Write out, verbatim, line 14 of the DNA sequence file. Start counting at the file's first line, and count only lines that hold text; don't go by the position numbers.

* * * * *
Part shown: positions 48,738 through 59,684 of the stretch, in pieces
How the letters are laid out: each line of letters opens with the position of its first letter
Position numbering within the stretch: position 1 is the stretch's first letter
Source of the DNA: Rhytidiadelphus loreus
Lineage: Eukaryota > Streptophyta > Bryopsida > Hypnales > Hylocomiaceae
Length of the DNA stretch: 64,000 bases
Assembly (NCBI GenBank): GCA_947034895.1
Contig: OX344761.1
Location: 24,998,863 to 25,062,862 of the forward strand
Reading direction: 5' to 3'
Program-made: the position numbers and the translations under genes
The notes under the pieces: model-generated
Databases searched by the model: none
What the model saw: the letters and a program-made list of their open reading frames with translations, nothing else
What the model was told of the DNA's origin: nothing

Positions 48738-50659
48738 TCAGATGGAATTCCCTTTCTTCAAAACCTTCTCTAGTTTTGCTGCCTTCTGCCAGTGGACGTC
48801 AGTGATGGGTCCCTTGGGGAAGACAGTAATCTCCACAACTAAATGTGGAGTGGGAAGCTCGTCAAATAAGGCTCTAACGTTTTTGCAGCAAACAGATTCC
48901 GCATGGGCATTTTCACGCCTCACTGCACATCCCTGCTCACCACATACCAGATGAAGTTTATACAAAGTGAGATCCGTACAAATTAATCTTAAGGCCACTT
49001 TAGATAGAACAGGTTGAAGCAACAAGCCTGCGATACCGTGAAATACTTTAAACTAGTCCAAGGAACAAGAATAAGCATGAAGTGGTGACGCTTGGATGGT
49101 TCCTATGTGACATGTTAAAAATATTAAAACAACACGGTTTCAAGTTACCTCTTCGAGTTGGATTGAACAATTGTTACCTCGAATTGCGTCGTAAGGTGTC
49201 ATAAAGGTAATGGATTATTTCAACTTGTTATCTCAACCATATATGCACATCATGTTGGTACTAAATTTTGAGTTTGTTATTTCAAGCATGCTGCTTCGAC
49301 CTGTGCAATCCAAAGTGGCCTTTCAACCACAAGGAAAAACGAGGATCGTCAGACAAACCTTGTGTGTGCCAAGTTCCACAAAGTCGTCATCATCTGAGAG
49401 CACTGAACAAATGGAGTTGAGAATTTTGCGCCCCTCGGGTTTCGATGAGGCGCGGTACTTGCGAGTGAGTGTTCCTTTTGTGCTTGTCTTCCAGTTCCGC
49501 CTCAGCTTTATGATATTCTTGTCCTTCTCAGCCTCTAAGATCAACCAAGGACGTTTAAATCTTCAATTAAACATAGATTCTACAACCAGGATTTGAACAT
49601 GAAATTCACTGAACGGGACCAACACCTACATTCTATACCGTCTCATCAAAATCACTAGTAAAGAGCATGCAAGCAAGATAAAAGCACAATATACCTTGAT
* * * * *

What the model saw: the letters and a program-made list of their open reading frames with translations, nothing else